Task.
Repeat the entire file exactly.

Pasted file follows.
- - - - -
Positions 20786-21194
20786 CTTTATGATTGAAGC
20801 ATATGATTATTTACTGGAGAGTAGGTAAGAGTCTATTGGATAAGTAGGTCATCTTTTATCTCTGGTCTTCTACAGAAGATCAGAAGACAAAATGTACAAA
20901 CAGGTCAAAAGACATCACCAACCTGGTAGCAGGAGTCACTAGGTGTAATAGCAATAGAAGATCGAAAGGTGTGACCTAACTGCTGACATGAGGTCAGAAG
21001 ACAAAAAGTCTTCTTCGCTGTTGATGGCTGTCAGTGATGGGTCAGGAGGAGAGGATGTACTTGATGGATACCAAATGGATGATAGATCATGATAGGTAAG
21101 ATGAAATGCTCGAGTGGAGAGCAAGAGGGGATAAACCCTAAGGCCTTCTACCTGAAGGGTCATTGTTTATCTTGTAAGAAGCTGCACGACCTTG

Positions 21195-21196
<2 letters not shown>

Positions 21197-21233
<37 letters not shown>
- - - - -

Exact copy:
Positions 20786-21194
20786 CTTTATGATTGAAGC
20801 ATATGATTATTTACTGGAGAGTAGGTAAGAGTCTATTGGATAAGTAGGTCATCTTTTATCTCTGGTCTTCTACAGAAGATCAGAAGACAAAATGTACAAA
20901 CAGGTCAAAAGACATCACCAACCTGGTAGCAGGAGTCACTAGGTGTAATAGCAATAGAAGATCGAAAGGTGTGACCTAACTGCTGACATGAGGTCAGAAG
21001 ACAAAAAGTCTTCTTCGCTGTTGATGGCTGTCAGTGATGGGTCAGGAGGAGAGGATGTACTTGATGGATACCAAATGGATGATAGATCATGATAGGTAAG
21101 ATGAAATGCTCGAGTGGAGAGCAAGAGGGGATAAACCCTAAGGCCTTCTACCTGAAGGGTCATTGTTTATCTTGTAAGAAGCTGCACGACCTTG

Positions 21195-21196
<2 letters not shown>

Positions 21197-21233
<37 letters not shown>